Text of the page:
Vivace! 104 July 2012
The Importance of Spirituality in Liturgical
The Sistine Choir recently visited London and sang at
Westminster Cathedral. It was a wonderful occasion and I will be writing a few
articles about it (one is below). But first I want to focus on what for me was
the main thing that came out of this experience of hearing the Sistine Choir -
and that is the vital importance of spirituality in liturgical music.
a way this is more important today than it has ever been in the past. The world
is a violent and disturbed place and sacred music should provide a space where
people can not only take refuge but also experience the love and creativity of
God. We question where the soul of sacred music comes from and it’s not easy to
find a comprehensive answer – the mystery of God is beyond our
The quality of the music being performed is highly
important. So much contemporary work is devoid of spirituality. Much of it is
well written and ‘comfortable’ but unfortunately it is banal and meaningless.
Christ so often said that one must take up one’s cross and follow him. The
quality of pain is rarely to be found in contemporary liturgical music; happy
clappy is fine but its expression is severely limited. The Resurrection came
from pain and death, it didn’t happen as a result of undisciplined and
unrestrained joy. Liturgical music needs to express the fullness of our belief.
It will not bring lasting peace to people if the quality of anguish is
Writing for the liturgy is a great challenge for composers.
Understanding of the text is essential and you cannot write well without this.
Technical competence and vocal knowledge are also important but the music must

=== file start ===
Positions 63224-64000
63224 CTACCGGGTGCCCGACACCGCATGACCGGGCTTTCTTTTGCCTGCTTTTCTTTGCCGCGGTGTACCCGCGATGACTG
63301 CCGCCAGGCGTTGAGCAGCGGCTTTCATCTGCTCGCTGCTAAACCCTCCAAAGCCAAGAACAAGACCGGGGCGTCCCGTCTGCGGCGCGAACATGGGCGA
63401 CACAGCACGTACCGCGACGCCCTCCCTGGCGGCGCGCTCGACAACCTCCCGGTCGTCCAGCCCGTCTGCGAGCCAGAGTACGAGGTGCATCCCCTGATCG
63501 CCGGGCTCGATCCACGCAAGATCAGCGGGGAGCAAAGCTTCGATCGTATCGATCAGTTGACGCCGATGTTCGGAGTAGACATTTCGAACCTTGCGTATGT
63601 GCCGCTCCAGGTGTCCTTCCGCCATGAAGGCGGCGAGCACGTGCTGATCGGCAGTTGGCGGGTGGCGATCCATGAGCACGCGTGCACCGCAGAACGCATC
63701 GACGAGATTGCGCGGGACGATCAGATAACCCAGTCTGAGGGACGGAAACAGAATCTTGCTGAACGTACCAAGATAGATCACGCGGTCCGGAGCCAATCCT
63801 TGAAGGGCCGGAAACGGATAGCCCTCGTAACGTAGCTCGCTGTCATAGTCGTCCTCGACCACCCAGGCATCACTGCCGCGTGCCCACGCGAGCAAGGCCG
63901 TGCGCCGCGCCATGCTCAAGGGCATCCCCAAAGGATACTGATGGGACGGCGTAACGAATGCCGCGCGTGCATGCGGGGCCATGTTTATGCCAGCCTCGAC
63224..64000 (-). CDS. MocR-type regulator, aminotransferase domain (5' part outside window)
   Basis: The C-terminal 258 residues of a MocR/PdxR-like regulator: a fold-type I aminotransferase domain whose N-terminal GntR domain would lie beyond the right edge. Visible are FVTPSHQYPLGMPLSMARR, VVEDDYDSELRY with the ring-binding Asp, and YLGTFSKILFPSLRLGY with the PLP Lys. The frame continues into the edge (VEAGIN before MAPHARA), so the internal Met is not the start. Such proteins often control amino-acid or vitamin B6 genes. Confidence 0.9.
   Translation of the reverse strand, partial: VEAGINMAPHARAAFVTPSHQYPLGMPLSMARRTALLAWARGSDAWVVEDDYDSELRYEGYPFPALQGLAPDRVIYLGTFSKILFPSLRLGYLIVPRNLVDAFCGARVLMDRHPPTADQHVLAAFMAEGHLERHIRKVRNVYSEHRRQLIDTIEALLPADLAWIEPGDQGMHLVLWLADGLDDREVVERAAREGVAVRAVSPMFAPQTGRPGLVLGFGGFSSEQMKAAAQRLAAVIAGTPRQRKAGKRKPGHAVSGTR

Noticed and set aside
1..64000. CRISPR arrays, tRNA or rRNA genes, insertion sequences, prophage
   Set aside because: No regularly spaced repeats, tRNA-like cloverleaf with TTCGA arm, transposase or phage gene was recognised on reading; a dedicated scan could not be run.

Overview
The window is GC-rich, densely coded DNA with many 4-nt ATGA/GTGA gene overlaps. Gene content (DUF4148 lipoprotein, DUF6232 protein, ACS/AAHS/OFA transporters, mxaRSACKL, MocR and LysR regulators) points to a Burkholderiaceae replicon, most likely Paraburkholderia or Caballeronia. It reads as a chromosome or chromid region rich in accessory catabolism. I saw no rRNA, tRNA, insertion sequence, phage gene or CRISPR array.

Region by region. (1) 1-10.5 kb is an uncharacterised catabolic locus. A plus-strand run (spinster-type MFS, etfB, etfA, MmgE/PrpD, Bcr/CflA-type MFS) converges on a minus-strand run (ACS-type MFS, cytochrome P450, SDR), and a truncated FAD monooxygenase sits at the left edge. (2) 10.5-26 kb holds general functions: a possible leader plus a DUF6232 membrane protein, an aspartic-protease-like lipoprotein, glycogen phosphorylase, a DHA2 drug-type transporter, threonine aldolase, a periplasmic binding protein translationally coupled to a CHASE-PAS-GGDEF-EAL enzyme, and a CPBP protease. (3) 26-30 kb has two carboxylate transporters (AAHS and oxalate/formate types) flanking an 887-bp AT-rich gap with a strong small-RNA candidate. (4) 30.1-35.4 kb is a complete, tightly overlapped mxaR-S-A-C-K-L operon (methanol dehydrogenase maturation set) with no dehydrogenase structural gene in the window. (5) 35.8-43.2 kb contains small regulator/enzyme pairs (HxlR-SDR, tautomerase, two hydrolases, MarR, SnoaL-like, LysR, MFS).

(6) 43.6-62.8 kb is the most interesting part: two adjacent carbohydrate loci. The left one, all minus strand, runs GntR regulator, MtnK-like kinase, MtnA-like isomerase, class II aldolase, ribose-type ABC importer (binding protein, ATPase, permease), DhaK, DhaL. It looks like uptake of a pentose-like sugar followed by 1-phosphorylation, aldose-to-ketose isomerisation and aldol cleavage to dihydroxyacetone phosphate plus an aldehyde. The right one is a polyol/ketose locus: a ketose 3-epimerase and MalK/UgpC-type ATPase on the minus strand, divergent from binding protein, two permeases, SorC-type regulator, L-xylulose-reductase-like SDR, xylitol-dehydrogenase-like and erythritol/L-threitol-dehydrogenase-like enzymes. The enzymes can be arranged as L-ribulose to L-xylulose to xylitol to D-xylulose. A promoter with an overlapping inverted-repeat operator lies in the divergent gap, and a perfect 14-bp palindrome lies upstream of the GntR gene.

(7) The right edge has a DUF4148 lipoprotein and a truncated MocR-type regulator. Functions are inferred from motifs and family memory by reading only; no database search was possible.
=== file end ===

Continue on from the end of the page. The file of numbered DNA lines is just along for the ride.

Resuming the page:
spring from the composer’s own spirituality. It must speak from the
The attitude of conductors and singers is another factor.
Unfortunately for some choirs, singing at Services is primarily a musical
experience and the much wider context of spirituality is overlooked. This will
always show and cannot be hidden. A conductor has a responsibility to ensure
that a performance goes far beyond musical and technical perfection. Both are
essential but they are a means and not an end. The choir is expressing beauty
and belief in a totally unique manner.
I have also been much impressed by
the congregational response to hymnody. Hymns mean much and speak to people’s
deepest feelings. The appeal of a good hymn is universal.
As the Pope has
said, sacred music is an important part of the process of evangelization: this
places a great responsibility on the shoulders of the liturgical musician. We
need to be aware of the meaning of sacred music and our singing must be infused
with prayer and religious feeling. We must never allow our music to become a
‘whited sepulchre’: it must always display a deep internal meaning.